CHICAGO (July 14, 2022) - The U.S. immigration system routinely detains and deports immigrants based on their prior contact with the U.S. criminal legal system, depriving them of freedom and livelihood on the basis of a single document: a police report. In a new policy brief, the National Immigrant Justice Center (NIJC) details how overreliance on police reports in the U.S. immigration system egregiously prejudices immigrants facing detention and deportation.
“Police reports represent a biased, one-sided look at immigrants’ history in the United States. Immigration decision makers give these prejudicial reports tremendous weight even though they are considered to be unreliable hearsay in the criminal legal system,” said Nayna Gupta, NIJC’s associate director of policy. “Using police reports to make weighty decisions on deportation and detention undermines basic due process and fairness and disparately impacts Black and Brown immigrants.”
Police reports are used routinely in nearly all immigration decision-making, including bond hearings, deportation decisions, and immigration enforcement operations. Drawing on interviews with NIJC’s experienced immigration legal staff and seven additional immigration legal aid organizations, Unreliable and Prejudicial: The Role of Police Reports in U.S. Immigration Detention & Deportation Decisions describes numerous ways that reliance on police reports harm immigrants fighting to stay with their loved ones:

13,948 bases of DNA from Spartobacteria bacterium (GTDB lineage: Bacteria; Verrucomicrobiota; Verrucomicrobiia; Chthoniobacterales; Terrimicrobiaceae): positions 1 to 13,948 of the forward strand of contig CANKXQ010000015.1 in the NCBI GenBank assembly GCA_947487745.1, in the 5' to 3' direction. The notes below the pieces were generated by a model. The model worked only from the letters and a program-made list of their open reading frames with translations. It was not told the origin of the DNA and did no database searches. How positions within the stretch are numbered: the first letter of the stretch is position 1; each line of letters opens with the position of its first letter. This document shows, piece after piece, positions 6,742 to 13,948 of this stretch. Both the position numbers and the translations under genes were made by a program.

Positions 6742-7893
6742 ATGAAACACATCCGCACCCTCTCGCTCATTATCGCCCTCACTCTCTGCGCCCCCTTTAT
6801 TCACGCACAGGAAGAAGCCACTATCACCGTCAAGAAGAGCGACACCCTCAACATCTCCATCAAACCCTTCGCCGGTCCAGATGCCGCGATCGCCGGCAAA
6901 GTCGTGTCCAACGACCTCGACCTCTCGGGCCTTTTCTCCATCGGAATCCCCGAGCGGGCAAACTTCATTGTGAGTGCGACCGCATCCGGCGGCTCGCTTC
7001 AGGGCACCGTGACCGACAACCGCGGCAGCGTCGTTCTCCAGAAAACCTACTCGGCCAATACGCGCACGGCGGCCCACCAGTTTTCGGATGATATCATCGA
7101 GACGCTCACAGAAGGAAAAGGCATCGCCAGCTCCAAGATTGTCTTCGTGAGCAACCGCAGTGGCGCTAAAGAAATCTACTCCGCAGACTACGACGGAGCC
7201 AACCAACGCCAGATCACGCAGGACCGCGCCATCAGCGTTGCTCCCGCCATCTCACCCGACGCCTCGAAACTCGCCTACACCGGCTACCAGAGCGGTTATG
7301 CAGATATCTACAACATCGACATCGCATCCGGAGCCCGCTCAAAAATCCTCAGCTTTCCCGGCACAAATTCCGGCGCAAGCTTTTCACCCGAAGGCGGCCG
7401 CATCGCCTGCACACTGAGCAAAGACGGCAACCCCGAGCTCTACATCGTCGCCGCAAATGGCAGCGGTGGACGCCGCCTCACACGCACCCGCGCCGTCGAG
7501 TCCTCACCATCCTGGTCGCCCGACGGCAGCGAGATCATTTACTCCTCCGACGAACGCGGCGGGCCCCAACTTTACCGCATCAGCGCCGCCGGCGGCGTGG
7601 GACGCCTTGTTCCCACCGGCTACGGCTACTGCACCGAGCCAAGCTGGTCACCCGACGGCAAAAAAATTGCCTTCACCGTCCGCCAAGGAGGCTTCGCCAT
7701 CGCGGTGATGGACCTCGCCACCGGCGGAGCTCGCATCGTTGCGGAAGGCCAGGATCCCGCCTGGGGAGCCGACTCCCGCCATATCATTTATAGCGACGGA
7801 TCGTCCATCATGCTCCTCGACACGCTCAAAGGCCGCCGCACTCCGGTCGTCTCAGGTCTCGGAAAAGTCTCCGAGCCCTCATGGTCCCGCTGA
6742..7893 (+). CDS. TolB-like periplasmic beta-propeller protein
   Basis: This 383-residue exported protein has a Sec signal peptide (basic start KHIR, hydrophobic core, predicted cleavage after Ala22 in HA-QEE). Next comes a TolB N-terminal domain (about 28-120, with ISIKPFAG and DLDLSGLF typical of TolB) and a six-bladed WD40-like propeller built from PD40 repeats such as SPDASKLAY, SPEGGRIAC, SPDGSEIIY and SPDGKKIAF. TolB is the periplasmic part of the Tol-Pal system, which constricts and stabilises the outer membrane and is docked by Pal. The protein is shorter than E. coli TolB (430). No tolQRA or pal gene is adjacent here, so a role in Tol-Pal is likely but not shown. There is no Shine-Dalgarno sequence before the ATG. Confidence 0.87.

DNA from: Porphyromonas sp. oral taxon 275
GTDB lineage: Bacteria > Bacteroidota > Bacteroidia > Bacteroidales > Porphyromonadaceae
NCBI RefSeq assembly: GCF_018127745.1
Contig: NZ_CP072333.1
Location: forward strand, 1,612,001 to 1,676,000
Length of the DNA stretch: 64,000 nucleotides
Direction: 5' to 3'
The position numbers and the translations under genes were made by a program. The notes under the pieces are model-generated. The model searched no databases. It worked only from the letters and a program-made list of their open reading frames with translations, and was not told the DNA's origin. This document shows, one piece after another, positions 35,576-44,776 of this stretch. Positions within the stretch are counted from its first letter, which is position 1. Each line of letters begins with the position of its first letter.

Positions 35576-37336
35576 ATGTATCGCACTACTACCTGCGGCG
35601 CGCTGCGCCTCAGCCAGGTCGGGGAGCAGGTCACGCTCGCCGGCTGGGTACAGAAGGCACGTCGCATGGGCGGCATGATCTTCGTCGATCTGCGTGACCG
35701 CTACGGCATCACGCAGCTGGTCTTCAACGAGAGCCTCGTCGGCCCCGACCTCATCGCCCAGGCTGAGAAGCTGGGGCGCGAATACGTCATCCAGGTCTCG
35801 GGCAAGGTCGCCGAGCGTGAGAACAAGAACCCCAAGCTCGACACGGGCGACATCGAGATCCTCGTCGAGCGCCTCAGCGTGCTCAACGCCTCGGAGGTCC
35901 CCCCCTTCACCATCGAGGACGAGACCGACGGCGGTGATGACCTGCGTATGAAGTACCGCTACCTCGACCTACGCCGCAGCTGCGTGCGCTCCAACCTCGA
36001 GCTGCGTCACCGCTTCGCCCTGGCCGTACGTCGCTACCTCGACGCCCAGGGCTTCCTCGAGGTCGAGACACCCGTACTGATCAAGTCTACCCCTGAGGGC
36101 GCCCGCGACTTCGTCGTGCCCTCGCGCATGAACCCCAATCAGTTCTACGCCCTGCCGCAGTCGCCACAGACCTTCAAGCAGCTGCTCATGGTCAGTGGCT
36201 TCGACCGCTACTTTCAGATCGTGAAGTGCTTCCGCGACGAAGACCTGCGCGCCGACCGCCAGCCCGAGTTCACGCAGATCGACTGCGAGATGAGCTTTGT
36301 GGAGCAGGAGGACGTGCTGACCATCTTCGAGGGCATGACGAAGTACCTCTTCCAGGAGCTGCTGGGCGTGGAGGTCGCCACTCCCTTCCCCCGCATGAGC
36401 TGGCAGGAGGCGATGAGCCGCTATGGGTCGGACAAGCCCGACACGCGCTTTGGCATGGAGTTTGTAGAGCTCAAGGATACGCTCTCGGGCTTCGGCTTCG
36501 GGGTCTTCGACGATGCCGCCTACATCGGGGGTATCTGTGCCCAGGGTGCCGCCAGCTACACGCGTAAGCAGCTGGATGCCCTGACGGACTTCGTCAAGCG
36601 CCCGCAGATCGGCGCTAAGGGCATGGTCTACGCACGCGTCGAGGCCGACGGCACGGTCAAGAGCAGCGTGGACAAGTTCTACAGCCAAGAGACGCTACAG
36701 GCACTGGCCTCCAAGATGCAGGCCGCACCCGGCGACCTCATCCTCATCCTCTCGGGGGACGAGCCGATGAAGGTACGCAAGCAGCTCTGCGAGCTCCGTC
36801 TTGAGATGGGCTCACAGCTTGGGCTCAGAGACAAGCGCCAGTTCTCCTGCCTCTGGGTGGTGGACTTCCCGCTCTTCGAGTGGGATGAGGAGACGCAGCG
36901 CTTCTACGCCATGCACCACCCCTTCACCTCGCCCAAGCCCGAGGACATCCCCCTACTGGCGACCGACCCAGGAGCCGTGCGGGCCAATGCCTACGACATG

- Immigration judges and Department of Homeland Security (DHS) officials including U.S. Immigration and Customs Enforcement (ICE) officers treat police reports as reliable and truthful, despite the fact that they are well-acknowledged in the criminal legal system to be inherently unreliable and prejudicial due to the circumstances in which they are written.
- Police reports necessarily reflect first impressions and incomplete investigations, and are written in the context of an adversarial system where police officers and prosecutors work together against the accused.
- Police reports also embody racial biases that infect the criminal legal system.
The policy brief also examines the ways these problems have played out in the lives of individual immigrants. These include:
- Alma, a mother with no prior convictions who was charged with drug possession for drugs that did not belong to her. Alma was released on bail from criminal custody and then immediately re-arrested by ICE and held without bond during her pending criminal case on the basis of a police report.
- Luis, a client who was nearly denied bond from immigration detention based on a police report which erroneously identified him as the driver, rather than a passenger, in a DUI incident.
- Ousman, a Black immigrant from Gambia living in the heavily overpoliced neighborhood of the Bronx in New York City, who police arrested eight times over the course of his life, only one of which led to conviction. In his immigration case, the judge remained focused on the police reports from his arrests, despite Ousman’s extensive rehabilitation efforts, the hardships his young children would face without him, and a pardon from the governor of New York for his sole conviction.
Among NIJC's recommendations are to mandate training for immigration judges and DHS officials on proper use of police reports, including establishing a presumption of unreliability; providing people facing detention and deportation an opportunity to refute directly any police report used against them; and ensuring that police reports of criminal cases that are pending or did not result in criminal convictions are given lesser or no weight in immigration proceedings.